How To Take Great Photographs

how-to-take-great-photographs1

First of all, I use my phone to take all of my photos, as it’s got a pretty decent camera, better than my actual camera. But I decided I wanted to learn about how to take better photographs, so I read, ‘Read this if you want to take great photographs’ by Henry Carroll, and here’s what I learnt.

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“You don’t take a photograph, you make it.” – Ansel Adams

The book started with this quote, and I thought it summed photography up perfectly.

Leading lines

I’d never heard of this term before, but suddenly it all made sense. Leading lines draw the viewer to key elements of the photograph, Carroll gives an example of a spiral staircase and how your eyes follow the curved lines. You’ll now realise they’re everywhere.

Shape

The shape of a photo is either landscape or portrait. You should choose this depending on where the dominant line flows in one clear direction.

Framing

This draws the viewer’s attention to a particular part of the photo, especially in a busy scene. For example, doorways, windows or openings. Carroll describes it as a photograph within a photograph.

Layers

This can be shown in foreground interest, as this creates a layered look. It’s what make the photo more visually intriguing.

Distance

The closer to the subject you get, the more details you can see. Distance means you lose the reason why you decided to take the photo in the first place, what caught your eye. You can always crop the photo afterwards to appear closer.

Symmetry

This creates harmony and balance, which satisfies our need for order. It makes you feel calm and peaceful, you can create this by placing the subject in the middle. Although don’t make the photo too perfect, allow human elements in.

Rule of thirds

Split your frame into three sections and position the subject in line with the third section, this doesn’t have to be exact. By not placing the subject in the middle it shows eccentricity.

Pause and think

Take a moment before you take the photo, even moving slightly to the left can change the whole photo. I would also suggest taking more than one photo, I take at least three or four photos. Before you take the photo, check everything is where it’s meant to be and adjust your camera or position if needed.

Simple shapes

The greatest photo could be the simplest, photos don’t need to be complicated or colourful to be great. The shape and tone are what makes an image.

Mix it up

Your photos don’t have to be perfect, imperfect photos can actually be the best, when they’re done in the right way. Sometimes spontaneous photos can be the best, if they’re too thought out, they can look fake.

Lighting

The lighting can change the tone of an image, it causes different moods and feelings.

Hard light highlights the subject while darkening the background, mostly caused by shadows, meaning your eyes are drawn to the highlighted parts, creating a 3D effect, and a more dramatic setting.

Soft light evenly highlights and darkens, creating a calm effect, there aren’t any dramatic shadows or highlights. This is the most flattering lighting.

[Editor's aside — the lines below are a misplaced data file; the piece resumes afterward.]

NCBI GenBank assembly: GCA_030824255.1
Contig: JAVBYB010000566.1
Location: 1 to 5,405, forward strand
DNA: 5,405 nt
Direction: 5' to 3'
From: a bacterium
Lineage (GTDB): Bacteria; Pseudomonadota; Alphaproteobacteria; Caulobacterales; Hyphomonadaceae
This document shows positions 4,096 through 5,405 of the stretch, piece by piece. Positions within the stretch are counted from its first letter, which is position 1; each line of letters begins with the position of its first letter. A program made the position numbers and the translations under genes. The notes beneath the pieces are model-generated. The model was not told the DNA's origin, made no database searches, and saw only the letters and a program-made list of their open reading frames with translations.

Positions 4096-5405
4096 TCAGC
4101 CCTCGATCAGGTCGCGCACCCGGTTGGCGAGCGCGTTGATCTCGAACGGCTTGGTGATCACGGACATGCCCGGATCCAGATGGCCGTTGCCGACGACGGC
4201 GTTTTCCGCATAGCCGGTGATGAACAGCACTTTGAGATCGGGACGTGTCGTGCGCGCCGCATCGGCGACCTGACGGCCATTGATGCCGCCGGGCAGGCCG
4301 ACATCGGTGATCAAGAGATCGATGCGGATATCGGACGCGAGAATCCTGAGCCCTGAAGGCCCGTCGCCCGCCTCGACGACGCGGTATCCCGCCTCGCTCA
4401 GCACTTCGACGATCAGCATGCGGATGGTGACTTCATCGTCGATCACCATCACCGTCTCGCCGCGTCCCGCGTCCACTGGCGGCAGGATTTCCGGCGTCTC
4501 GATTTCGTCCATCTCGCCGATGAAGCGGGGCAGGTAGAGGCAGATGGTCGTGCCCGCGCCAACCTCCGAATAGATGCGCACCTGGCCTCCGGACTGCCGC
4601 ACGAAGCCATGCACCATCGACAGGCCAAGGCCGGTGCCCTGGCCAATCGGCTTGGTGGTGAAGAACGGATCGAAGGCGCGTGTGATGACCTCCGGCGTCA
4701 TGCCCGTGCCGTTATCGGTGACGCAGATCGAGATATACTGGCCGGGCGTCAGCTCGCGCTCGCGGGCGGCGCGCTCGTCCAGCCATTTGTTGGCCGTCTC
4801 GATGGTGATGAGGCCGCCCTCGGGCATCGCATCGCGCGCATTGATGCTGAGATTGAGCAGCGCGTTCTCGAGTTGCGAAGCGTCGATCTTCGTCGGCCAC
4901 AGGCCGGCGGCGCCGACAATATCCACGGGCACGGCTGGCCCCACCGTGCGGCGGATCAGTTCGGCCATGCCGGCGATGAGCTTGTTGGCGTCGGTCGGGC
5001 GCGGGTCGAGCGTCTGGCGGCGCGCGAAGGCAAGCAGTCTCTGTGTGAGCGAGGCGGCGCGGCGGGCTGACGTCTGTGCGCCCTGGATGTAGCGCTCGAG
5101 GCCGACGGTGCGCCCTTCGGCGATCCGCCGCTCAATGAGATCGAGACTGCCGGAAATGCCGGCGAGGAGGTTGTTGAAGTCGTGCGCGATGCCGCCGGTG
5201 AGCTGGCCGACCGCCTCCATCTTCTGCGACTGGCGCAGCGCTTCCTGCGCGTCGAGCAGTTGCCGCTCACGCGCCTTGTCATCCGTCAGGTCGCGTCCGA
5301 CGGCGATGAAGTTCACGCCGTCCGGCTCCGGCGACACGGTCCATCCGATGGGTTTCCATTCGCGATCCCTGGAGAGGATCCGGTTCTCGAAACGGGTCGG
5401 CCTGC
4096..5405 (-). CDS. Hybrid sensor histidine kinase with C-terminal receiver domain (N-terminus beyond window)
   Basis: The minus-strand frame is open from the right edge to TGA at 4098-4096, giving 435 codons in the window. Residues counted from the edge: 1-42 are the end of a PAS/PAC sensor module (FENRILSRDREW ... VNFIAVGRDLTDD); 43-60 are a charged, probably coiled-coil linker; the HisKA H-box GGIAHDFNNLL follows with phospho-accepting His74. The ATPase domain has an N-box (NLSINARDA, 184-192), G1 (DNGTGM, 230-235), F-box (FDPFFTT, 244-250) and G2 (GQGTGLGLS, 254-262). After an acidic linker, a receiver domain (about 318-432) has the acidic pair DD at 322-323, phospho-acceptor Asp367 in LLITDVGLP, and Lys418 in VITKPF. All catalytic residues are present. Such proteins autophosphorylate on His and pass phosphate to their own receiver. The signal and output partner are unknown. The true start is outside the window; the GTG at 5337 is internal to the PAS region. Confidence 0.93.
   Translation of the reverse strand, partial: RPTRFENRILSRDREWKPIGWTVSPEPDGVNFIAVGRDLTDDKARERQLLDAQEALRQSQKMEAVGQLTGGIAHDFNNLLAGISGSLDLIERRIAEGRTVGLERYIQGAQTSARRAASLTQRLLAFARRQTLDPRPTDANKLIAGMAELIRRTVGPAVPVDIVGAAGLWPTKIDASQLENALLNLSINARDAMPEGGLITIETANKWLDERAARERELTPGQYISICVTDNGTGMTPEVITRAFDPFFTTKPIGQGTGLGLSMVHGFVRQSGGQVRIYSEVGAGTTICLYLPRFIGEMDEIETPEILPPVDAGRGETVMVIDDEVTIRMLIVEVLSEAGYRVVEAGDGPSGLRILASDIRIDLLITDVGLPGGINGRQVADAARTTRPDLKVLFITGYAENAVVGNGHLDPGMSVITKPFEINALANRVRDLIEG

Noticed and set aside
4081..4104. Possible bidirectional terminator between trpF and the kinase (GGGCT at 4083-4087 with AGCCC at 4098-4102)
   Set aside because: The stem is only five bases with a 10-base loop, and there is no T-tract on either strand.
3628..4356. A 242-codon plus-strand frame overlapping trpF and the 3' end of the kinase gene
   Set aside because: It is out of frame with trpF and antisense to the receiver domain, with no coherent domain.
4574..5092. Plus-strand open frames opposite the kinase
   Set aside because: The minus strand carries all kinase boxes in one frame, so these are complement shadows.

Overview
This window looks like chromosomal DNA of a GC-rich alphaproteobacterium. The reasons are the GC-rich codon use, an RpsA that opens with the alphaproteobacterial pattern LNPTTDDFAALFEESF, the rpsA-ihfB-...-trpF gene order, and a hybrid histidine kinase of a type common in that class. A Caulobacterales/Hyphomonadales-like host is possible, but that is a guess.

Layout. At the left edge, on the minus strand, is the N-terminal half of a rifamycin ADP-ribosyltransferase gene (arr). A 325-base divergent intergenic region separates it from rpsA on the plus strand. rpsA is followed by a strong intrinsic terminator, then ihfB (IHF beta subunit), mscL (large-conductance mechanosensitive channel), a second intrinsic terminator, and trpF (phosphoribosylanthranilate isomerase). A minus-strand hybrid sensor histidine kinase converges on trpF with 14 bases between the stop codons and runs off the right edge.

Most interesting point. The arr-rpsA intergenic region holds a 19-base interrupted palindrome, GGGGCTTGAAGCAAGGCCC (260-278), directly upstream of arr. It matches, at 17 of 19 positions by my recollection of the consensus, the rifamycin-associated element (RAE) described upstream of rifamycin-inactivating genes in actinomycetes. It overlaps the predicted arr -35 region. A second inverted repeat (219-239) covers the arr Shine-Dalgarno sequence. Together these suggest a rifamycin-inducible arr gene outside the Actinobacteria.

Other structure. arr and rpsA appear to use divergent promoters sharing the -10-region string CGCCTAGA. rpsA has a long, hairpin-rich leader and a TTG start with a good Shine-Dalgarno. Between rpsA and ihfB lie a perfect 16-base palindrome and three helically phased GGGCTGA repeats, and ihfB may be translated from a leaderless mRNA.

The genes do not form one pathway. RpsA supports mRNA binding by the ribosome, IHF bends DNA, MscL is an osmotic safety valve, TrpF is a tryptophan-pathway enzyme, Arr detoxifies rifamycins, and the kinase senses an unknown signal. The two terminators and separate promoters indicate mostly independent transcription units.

Natural light is from the sun, which gives you a calm and peaceful effect.

Artificial light from lightbulbs, streetlights or camera flashes, create a yellow glow which makes you feel unease, as it’s unnatural.

Timing

It’s all about timing. Wait a moment and the opportunity could be gone. Don’t think about it too much, it’s all about seeing a great image and taking it.

“Average photographers imitate beauty. Great photographers create their own.”

Don’t look for beauty, let beauty find you. Look for subjects that intrigue you, not that are nice to look at. Don’t stop until you get the perfect photo, keep snapping.

“Good photographers are contortionists. They’re the ones hunching, squatting and bending over backwards. They’re the ones constantly down on the ground and climbing on benches.”

Look for unfamiliar and surprising viewpoints. Don’t be afraid to look silly to take a great photograph, it’ll be worth it. The photo by Elliott Erwitt, Felix, Gladys and Rover, is a perfect example.

Unanswered questions

Don’t feel your photos have to explain themselves, leave some mystery.

“Don’t overthink things. Photograph what you feel.”

Like most things, practice makes perfect, so just keep taking photos. Photography is all about how you see things, how you get your inspiration. Very often my photos aren’t planned, I just walk past something, maybe I’ve had it for years, but that day I see something different, which inspires me. Just this morning, after using my new handbag for the first time, I put it on the soft along with my coat and thought it looked pretty good, so I took a photo, gave it a crop and posted it, I didn’t even use a filter on it, as I didn’t feel there was a need. The filters turned the handbag brown, but the grey is why I liked it in the first place, I also left my coat in the photo at I thought without it looked too perfect and planned.

“The magic of photography, the bit that can’t quite be explained, is you.”

This is how the book ended, with yet another great quote. This book is really good for those who don’t know a lot about photography, as it explains the simple ways to make your photographs look great.

 

Thanks for reading my blog!

2 Comments Add yours

  1. Alixlouise says:

    I’ve read this book, it has some great tips and I learnt a lot from it! X

    Liked by 1 person

    1. Yes – it’s great for anyone experienced or starting out in photography! x

      Liked by 1 person

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